And it’s all so playful! It’s so playful. The game made me laugh out loud on several occasions but, more importantly than that, it understands that this particular style of comedy in games has to be more than just funny dialogue; it requires whip-smart control over player expectation and interaction, and an awareness of the game as a complete entity. More than any other game I’ve played, Undertale is filled with callbacks and brick jokes, each landing just as you’ve forgotten the setup and each delivered with the same care and certainty as the game’s mythology. To spoil any of these moments would be remarkably unfair, but they come again and again, beginning from almost the first line.
Earlier I said that the game was mostly very, very good and this is the point in the review where I should explain the “mostly”. I feel weird about this. In fact, I feel so weird about this that I finished the review, got ready to submit it, then sighed and opened it up again.
See, the opening two thirds of Undertale are so sparklingly good, so fizzing with creativity that it feels very distinct when the game moves into its last act and things go downhill a bit. They don’t go downhill a lot, but enough that when I travelled on a little boat and found myself back in Snowdin, I felt a sad nostalgia for the early game. There is a distinct tiredness felt in the late game, some of which I feel is narratively appropriate, but other parts of which simply feel like the designer beginning to run out of steam. The clever pseudo-puzzles from earlier in the game become actual, traditional puzzles, and the game’s penultimate environment is a repetitive labyrinthine space. The dialogue is still snappy and the characters are still interesting (a late game conversation in a restaurant with a recurring character is particularly memorable) but it feels as though something substantial is missing.
Part of me wonders if the game is simply a little too long, but that doesn’t quite feel right because even after it’s finished, there are still new depths to be plumbed and they’re great. There is a wealth of stuff that only begins to arrive on a second playthrough, much of it as fresh and startling as the best bits of the first. The issue is perhaps that of pacing, then; in moving into the final act, the game loses its way a little, before picking up steam for the ending and subsequent playthroughs.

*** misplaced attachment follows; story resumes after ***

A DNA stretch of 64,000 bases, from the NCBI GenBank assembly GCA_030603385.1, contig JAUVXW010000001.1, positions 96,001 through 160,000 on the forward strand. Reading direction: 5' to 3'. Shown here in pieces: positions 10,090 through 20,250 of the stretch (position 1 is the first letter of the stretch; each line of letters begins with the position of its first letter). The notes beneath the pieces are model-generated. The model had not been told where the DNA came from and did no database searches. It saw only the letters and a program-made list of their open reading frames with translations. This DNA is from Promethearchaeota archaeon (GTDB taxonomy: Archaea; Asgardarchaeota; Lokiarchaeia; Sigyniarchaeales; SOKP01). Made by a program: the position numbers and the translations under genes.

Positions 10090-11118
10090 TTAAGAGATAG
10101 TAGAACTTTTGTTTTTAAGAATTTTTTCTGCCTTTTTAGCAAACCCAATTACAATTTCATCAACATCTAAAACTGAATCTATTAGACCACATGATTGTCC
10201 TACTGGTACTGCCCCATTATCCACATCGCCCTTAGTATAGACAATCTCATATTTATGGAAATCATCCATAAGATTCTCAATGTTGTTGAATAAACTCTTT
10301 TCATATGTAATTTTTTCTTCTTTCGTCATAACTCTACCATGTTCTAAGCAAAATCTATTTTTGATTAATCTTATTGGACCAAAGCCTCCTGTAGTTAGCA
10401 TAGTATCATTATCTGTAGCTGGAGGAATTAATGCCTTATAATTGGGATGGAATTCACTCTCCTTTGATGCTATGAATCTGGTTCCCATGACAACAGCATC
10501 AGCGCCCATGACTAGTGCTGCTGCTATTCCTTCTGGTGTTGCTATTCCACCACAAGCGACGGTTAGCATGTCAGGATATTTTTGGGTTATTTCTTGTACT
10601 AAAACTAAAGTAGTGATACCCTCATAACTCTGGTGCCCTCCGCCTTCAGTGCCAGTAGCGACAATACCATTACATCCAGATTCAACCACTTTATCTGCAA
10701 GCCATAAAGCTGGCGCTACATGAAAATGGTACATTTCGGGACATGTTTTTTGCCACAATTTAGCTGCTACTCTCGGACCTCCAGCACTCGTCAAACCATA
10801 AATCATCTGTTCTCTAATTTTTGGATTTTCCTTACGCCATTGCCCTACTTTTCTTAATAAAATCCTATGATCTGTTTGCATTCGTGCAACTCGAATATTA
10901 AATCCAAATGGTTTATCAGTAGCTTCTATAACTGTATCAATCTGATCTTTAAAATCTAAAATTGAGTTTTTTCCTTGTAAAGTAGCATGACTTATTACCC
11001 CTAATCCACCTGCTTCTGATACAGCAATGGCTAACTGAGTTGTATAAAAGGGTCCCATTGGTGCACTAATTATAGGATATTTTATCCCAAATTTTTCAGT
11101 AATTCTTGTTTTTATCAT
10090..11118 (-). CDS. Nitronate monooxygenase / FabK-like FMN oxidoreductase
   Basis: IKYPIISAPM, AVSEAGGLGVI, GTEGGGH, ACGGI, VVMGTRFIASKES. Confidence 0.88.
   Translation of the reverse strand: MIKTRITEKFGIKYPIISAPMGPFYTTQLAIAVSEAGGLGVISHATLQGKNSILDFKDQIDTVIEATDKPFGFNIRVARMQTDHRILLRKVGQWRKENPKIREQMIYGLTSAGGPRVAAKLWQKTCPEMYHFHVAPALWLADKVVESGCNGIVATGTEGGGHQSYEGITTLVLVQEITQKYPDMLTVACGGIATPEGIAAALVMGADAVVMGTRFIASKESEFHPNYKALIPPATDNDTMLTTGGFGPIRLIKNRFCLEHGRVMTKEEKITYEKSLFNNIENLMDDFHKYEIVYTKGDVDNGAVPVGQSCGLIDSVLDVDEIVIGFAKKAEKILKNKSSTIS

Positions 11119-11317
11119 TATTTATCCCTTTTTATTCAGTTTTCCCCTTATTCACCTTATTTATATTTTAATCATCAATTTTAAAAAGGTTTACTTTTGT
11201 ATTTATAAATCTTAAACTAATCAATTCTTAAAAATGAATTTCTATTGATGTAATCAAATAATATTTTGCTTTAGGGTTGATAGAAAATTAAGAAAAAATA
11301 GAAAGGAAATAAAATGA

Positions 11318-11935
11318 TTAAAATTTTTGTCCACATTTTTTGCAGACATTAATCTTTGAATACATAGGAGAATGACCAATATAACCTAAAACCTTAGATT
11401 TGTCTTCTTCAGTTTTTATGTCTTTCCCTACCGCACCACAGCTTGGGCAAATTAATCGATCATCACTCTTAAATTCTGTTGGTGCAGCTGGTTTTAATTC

I don’t want to say that it leaves a sour taste in my mouth, but it does, just a little. When I restarted the game and saw how the world had shifted, I was reminded of how virtuosic the game can feel at its best, and I began to reconsider my thoughts on the final act. But it would be dishonest of me to say that Undertale was a game which, when I completed, I felt entirely in love with. Perhaps you’ll feel differently, and the game is such a strange and clever thing that I suspect you will. Perhaps, and this is equally plausible, the choices you make over the course of the game will cause you to see the game’s events in a different light.
There are other, smaller problems. The (largely enormously entertaining) boss fights tend to run a little long, and often travelling the distances between the bosses and a source of health replenishing items requires a trudge. But – and I’ve really given this some thought – I can still recommend the game. When it reaches its heights, it is startlingly good, and even at the worst of its lows it still manages to surprise.
The soundtrack bears mentioning. It’s enormous and varied, dropping in and out of pastiches of various styles, proving itself as playful and versatile as the writing. The game is clearly aware of this, too – occasionally during fights you’ll see things like “all the spiders clap along to the music” and you’ll think to yourself “yes. And so do I.” It’s catchy, too, but in the memorable way rather than the irritating one. I legitimately found myself whistling one of the boss themes under my breath as I wrote this, and it’s been quietly running alongside my day-to-day since I heard it.
Before Toby Fox made Undertale, he created an astonishingly complicated ROM hack of Earthbound and, in his brilliant description of how he managed it, he mentions creating the trailer. “It was a trailer pretending that a funny game was scary,” he writes, “In reality… it was actually a trailer for a scary game that pretends to be funny.” Sometimes Undertale feels a little like this. The ending especially, which I won’t talk about in detail, draws threads together from throughout the game and moves into a finale that is by turns tragic and funny and comprehensively terrifying, and could very easily turn the game into something scary “that pretends to be funny”.
But I don’t know if that’s the case. I think about Toriel guiding me through those early rooms, about the quietly austere opening cutscene, about “ancient fusions between diversions and doorkeys”. The brilliance of Undertale, its delicate balance that it manages for most of the time you’ll spend playing it, is that it understands how to be scary and funny all at once. Inside the Snowdin library there are leather-bound books that contain strange prophecies, books that say profound and disconcerting things about the human soul.
Outside, the sign has been mis-spelled.